Seated Hip Abduction (Machine Hip Abductions)
Seated hip abduction isolates the muscles located on the lateral side of your thighs and the buttocks. The job of the abductors is to move your thigh away from the midline (central axis) of the body. It may make your hip joint less prone to injury and it is useful addition is sport disciplines where jumping and sprinting are involved. Golfers also benefit from strong and developed abductors because these muscles help shift body weight during the swing. When the weight is on one leg, these muscles act to prevent the pelvis from dropping down on the opposite side or they support femur from excessively adducting (“sitting in the hip”).
Two kinds of machines are available today to perform the lateral hip abduction. One, in which you are seated, allows you to work both legs simultaneously. The other machine allows you to train in a standing position. In this post we will focus on seated version.
Seated Hip Abduction Exercise Guide
STARTING POSITION (SETUP): Sit on the abductor machine and adjust the height of the seat so that the sides of your knees or ankles (depending on the design) rest comfortably against the pads. On some machines your will have to sit down with your feet on the foot pegs so that the knees are bent at 90 degrees.
MOVEMENT (ACTION): Hold the handles, and with a slow, controlled motion, move the pads out (open your legs) by pushing with the knees or an ankles (depending on the design) until the legs reach the farthest outward position. Slowly return to the starting position without letting the resistance rest on the weight stack between repetitions.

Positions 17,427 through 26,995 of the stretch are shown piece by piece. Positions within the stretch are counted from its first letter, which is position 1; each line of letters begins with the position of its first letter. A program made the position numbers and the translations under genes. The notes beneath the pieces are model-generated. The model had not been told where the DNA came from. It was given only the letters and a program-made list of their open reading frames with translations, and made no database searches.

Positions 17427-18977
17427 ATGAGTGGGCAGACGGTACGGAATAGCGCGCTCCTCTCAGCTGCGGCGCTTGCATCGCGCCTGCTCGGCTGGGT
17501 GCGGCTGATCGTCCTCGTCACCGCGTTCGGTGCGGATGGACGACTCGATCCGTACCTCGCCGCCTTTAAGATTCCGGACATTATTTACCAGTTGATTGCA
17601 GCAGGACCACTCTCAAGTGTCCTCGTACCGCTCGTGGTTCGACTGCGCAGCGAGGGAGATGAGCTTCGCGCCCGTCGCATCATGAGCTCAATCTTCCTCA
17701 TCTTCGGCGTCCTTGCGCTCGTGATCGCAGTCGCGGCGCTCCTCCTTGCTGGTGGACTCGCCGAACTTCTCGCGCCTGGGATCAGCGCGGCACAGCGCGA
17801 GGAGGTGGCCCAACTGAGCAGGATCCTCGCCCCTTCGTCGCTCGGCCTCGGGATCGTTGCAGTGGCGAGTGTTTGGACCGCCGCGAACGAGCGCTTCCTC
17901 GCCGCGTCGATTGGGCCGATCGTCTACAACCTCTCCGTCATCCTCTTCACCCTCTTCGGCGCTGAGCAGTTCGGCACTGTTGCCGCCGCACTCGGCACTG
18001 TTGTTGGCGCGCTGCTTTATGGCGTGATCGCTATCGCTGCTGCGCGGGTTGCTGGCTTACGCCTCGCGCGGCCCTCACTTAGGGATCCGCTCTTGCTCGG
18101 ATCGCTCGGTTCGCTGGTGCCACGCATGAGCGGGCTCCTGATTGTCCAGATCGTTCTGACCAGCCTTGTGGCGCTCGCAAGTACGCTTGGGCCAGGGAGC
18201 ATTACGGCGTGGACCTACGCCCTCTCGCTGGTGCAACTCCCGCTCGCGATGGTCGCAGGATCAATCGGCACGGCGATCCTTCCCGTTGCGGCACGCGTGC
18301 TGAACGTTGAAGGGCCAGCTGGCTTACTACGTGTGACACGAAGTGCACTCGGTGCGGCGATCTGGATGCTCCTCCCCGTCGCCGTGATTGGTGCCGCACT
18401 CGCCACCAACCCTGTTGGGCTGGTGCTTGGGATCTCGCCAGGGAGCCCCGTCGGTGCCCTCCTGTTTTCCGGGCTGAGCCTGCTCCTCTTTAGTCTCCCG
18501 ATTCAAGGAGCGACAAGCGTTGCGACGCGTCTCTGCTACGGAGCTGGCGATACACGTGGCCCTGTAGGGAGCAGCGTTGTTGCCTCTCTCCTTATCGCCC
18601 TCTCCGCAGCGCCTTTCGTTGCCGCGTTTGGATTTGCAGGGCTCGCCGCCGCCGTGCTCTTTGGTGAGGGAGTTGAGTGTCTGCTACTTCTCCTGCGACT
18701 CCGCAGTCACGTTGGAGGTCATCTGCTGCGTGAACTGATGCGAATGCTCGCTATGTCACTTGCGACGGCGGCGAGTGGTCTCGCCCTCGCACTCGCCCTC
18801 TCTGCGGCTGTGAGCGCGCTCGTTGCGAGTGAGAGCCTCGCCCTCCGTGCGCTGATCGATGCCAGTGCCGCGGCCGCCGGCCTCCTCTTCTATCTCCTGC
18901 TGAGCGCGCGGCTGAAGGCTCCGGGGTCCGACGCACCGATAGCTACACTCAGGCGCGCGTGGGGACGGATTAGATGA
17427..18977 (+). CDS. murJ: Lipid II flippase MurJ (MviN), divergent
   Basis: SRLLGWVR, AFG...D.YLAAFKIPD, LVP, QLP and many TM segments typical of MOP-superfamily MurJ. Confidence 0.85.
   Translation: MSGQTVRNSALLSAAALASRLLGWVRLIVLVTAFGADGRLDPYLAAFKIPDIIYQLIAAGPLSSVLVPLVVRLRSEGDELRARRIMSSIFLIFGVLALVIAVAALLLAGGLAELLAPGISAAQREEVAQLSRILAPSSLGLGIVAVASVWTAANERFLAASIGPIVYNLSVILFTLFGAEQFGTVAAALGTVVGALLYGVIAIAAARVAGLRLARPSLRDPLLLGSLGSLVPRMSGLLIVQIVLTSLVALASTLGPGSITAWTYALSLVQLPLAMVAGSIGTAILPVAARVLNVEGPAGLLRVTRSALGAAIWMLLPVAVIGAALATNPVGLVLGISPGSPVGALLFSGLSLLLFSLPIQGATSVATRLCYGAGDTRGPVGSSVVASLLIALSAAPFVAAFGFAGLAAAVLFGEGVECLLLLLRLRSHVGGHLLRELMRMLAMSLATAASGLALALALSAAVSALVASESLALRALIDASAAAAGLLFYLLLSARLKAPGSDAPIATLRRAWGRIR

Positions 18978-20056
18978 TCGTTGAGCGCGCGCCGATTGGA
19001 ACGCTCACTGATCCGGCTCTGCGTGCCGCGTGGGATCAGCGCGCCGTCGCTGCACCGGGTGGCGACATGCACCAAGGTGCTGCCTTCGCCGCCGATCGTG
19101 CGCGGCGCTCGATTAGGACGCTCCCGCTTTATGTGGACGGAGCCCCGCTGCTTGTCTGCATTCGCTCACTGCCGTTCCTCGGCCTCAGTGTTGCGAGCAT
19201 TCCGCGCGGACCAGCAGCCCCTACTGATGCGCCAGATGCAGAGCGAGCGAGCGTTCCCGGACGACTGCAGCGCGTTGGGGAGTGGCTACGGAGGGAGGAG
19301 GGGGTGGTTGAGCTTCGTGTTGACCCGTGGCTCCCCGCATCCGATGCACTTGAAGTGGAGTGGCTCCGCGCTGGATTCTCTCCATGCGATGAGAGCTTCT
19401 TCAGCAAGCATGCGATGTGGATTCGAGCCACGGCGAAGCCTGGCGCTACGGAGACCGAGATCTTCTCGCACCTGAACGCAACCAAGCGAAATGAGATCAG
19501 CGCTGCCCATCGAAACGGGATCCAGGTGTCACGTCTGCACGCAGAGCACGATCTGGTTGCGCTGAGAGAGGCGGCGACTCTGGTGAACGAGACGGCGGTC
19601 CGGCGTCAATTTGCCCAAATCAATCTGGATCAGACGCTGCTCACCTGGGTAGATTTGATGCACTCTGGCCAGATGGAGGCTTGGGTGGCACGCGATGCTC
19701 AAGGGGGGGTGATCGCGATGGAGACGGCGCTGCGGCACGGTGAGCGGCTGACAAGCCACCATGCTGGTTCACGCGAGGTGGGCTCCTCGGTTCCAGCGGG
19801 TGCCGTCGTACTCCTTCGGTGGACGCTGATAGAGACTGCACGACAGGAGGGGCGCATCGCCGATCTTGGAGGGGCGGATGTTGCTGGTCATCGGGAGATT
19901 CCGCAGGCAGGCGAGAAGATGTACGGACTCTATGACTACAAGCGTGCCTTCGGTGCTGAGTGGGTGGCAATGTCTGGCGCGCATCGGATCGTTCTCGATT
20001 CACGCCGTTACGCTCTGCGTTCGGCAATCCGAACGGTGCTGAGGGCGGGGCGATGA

Seated Hip Abduction Additional Tips & Tricks
- The more angled the backrest, the more the gluteus medius is isolated. The more vertical the backrest, the more the gluteus maximus is worked.
- Positioning the back horizontally is ideal for stabilizing the hips, although this reduces the range of motion by a few degrees.
- Some abductor machines have you keep your legs straight, whereas others have you bend your legs to 90 degrees. If you are a beginner, these latter machines are preferable because they are gentler on the knees and because you are less likely to overstretch your abductor muscles with your legs bent.
Muscles Engaged in Seated Hip Abduction
The lateral muscles of the hip (abductor muscle group) include the gluteus medius, gluteus minimus, and tensor fasciae latae
Main muscle groups: gluteus medius, gluteal deltoid (tensor fasciae latae and superficial fibers of the gluteus maximus)
Secondary muscle groups: gluteus minimus, piriformis, internal obturator, gemelli, gastrocnemius, sartorius
Antagonists: adductors (great, long, short, smallest), pectineus
All of the lateral hip abduction variations are very similar. Their main differences relate only to the degree of resistance placed on the glute muscles and to the range of motion of the movement.
- On a pulley machine, use the lower pulley. While standing sideways to the machine at the low pulley station, hook the foot that is farthest from the machine into the handle (or use an ankle strap), and pull your leg away from the machine.
Seated hip abduction sculpts and firm the top of the hip, which makes the waistline look narrower. Also, machine hip abductions are highly suitable for both beginners and advanced bodybuilders and there is no particular risk of any contact between the hip bones, unlike the more common standing variant (standing hip abductions with low cable or standing multi-pulley machine abductions).